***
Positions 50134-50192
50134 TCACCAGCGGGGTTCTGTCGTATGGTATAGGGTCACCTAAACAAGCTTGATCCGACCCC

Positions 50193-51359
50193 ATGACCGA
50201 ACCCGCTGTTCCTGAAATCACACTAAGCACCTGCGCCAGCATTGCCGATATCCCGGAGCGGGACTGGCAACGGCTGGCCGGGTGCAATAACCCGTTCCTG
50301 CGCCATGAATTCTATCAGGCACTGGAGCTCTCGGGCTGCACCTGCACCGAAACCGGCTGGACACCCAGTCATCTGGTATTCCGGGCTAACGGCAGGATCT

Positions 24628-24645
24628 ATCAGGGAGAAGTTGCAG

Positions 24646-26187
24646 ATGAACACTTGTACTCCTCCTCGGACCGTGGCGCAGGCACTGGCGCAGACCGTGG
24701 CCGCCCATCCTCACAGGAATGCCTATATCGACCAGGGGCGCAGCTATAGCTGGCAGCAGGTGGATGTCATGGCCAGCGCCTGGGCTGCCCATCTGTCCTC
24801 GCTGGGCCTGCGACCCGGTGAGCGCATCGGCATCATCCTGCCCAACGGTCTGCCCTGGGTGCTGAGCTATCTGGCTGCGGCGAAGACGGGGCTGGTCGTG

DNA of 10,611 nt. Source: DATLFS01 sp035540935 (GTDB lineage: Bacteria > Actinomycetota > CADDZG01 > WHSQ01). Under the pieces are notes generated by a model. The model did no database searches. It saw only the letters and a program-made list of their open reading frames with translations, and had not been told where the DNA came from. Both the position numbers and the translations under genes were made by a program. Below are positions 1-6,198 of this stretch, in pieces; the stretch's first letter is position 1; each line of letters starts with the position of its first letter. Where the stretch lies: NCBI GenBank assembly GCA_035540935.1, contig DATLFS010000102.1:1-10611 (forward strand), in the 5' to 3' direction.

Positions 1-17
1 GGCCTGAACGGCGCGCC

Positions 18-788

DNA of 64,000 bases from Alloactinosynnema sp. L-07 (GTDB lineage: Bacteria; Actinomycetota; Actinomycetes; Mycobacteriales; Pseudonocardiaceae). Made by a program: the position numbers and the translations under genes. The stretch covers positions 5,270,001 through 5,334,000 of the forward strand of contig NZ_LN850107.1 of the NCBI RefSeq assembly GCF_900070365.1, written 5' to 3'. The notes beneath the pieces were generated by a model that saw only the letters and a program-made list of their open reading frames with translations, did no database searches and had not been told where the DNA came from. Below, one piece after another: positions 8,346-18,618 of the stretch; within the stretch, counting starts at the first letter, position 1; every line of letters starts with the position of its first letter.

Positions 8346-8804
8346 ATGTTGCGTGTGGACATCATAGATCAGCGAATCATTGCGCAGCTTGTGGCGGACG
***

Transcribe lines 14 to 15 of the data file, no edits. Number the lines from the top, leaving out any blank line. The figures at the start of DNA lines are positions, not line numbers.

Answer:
Positions 1-17
1 GGCCTGAACGGCGCGCC